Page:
Prostate specific antigen (PSA) is a protein produced by cells of the prostate gland in men. A man may have a PSA blood test measuring the level of PSA in a man’s blood with the results reported as nanograms of PSA per milliliter (ng/ml) of blood. A normal PSA level is considered to be between 1.0 and 4.0 ng/ml. If the number is above 4.0, the level is considered abnormal or elevated.
Typically when a man’s PSA blood level is elevated it is associated with prostate cancer. But there can be additional reasons besides prostate cancer influencing a man’s PSA level to rise.
Listed below are some of the more common reasons why a man’s PSA may be elevated that is not due to prostate cancer:
• A man’s age
A man can have an elevated PSA level without having any prostate problems – often due to the PSA levels gradually increasing with a man’s age. For instance, at age 40, a PSA of 2.5 is within the normal limit but by age 60, the limit can go up to 4.5 and by age 70, up to 6.5. These higher levels of PSA can be normal for an older man but a doctor will most likely want to do some other testing just to be sure there is nothing more serious developing.
• Benign prostatic hyperplasia (BPH)
BPH is an enlargement of the prostate gland but is not cancerous or considered to be prostate cancer. More cells are producing PSA making the number increase. Depending on whether a man is having symptoms such as frequent or difficulty urinating, BPH may not need to be treated. For men after the age of 50, BPH is considered to be the most common prostate problem in men.
• Urinary tract infection
An infection such as a urinary tract infection can irritate and inflame prostate cells causing PSA to rise. It is best to wait to have a PSA test until after an infection has cleared up to get a more accurate reading.
A man should refrain from sex or ejaculation for at least 24-48 hours before a PSA test as ejaculation can cause a mild increase in the PSA number.
• Digital rectal exam
Having a digital rectal exam can increase PSA levels – a doctor will should always draw blood for a PSA test before doing a rectal exam.
Prostatitis is an infection of the prostate causing inflammation of the prostate gland. A man who has this condition should wait until after it is cleared up before having his PSA levels checked.
A few studies have linked prolonged bike rides to increasing PSA levels. In order to make that happen, most doctors believe that a man would have to be training at the level of Lance Armstrong to be concerned with bicycling raising PSA. Most doctors agree that any man who rides a bike for prolonged periods of time should refrain from this at least 24 to 48 hours and to refrain from ejaculation before having the PSA test done.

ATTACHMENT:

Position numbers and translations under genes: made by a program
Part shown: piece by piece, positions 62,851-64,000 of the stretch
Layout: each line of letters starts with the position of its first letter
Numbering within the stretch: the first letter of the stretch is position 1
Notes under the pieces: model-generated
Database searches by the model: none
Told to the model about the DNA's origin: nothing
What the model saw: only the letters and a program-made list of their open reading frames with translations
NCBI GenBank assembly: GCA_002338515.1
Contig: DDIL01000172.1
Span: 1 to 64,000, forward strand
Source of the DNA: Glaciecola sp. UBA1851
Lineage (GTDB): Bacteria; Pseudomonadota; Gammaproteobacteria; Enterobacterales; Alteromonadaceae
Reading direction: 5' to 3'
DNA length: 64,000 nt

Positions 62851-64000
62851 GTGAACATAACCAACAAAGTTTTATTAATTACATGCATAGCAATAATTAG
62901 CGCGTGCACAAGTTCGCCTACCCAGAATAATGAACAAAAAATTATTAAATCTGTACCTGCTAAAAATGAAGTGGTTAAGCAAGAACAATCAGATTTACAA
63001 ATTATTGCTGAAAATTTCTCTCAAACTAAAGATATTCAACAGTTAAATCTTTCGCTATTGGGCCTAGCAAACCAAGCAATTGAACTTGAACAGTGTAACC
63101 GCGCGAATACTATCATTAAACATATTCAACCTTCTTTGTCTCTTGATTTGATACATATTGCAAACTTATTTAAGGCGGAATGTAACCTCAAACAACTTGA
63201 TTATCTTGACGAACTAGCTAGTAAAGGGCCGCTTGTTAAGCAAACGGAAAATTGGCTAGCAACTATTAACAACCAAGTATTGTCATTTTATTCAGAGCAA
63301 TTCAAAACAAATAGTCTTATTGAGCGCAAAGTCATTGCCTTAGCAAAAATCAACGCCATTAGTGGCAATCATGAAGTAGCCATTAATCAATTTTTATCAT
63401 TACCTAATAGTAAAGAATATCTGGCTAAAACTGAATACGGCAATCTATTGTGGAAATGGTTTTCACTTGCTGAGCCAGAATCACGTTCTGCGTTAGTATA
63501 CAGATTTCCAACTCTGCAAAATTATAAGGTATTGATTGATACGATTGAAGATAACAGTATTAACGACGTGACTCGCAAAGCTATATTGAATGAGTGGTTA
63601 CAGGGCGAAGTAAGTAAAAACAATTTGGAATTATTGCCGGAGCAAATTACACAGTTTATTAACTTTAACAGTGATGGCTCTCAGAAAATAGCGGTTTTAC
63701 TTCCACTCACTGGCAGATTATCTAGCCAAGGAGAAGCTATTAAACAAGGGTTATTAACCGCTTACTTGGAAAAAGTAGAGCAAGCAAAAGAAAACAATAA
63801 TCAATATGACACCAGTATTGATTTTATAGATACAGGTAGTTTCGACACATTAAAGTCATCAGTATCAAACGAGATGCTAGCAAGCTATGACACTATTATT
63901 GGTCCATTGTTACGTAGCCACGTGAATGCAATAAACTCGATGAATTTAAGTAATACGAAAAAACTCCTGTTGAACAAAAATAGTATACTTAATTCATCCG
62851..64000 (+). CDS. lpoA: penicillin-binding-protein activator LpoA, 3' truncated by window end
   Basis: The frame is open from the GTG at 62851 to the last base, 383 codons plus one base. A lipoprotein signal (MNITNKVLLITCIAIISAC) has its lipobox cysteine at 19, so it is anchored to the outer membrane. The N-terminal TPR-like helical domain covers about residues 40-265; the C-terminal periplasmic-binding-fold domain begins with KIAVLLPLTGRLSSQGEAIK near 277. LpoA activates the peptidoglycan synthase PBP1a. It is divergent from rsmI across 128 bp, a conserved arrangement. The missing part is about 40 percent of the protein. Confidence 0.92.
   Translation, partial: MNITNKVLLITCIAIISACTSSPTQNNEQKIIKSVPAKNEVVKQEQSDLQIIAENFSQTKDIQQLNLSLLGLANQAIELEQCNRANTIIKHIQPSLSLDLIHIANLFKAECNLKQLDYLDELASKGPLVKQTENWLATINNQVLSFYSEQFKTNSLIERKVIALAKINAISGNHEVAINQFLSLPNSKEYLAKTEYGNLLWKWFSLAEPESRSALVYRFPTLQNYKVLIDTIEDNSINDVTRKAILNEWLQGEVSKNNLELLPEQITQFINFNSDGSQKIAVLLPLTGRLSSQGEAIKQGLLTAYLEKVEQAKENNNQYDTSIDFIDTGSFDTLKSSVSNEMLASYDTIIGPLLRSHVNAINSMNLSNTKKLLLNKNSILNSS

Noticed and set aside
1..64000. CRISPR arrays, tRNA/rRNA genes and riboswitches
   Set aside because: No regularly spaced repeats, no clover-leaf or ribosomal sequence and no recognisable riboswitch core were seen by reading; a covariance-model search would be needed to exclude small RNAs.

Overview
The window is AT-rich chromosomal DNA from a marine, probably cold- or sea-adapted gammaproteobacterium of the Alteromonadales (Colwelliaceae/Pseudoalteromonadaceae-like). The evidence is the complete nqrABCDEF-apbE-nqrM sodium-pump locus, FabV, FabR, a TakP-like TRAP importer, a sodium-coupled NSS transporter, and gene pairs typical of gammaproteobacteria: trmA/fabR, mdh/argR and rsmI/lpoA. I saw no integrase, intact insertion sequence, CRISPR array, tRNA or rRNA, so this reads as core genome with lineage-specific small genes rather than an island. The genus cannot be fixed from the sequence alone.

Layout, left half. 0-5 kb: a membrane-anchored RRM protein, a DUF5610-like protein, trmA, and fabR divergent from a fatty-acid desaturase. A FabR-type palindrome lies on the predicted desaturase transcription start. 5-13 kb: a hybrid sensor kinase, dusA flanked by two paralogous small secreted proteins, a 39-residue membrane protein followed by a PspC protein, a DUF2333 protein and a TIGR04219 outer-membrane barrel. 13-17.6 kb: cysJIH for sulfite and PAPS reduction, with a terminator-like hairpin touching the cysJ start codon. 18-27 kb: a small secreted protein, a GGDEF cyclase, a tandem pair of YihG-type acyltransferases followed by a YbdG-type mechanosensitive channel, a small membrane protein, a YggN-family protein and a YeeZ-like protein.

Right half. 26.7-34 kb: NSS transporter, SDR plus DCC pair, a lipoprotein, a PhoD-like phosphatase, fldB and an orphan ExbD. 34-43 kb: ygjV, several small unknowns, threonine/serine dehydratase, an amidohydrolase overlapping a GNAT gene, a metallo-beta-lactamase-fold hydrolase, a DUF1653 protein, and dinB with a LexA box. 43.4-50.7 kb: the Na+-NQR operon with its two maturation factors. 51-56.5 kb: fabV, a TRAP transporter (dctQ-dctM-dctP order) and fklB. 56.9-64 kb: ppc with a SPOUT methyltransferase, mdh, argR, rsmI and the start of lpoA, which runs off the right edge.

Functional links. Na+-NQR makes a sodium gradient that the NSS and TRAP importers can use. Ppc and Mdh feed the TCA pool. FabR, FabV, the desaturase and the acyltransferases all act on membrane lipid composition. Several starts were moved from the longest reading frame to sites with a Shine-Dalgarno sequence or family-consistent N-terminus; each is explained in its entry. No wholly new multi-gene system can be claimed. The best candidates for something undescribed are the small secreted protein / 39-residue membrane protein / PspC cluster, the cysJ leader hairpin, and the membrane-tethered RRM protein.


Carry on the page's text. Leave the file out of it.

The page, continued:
What happens if the PSA level is elevated?
Due to the fact there are numerous things that can raise a man’s PSA level besides prostate cancer, it is important to treat each man individually. A biopsy of the prostate gland is not always necessary when a man has an elevated PSA. A man with an elevated PSA however does warrant further investigation into a potential problem.
Whether a man has a biopsy or not, depends on how high the PSA is and how much it has changed from previous readings. When a urologist reviews a man’s health history and physical, then is when he may be able to identify the cause of an elevated PSA. It is at this point when a physician can recommend a biopsy to rule out cancer. Otherwise, if an elevated PSA is high due to an infection, then antibiotics will be given or a scope procedure may be done to evaluate the size of the prostate.
The most important message for men is to have regular yearly checkups with their physician along with a PSA blood test and DRE starting at age 40. Do not assume right away that a high PSA is automatically prostate cancer. There are many different causes for an elevated PSA. Sorting out what exactly is the cause needs to be determined before assuming it is prostate cancer. Even if it is, when a man receives regular medical care and follows healthy lifestyle habits, he will be in a better position to beat back the cancer and get on with his life.
Dr. Samadi is a board-certified urologic oncologist trained in open and traditional and laparoscopic surgery and is an expert in robotic prostate surgery. He is chairman of urology, chief of robotic surgery at Lenox Hill Hospital. He is a medical correspondent for the Fox News Channel’s Medical A-Team Learn more at roboticoncology.com. Visit Dr. Samadi’s blog at SamadiMD.com. Follow Dr. Samadi on Twitter, Instagram, Pintrest and Facebook.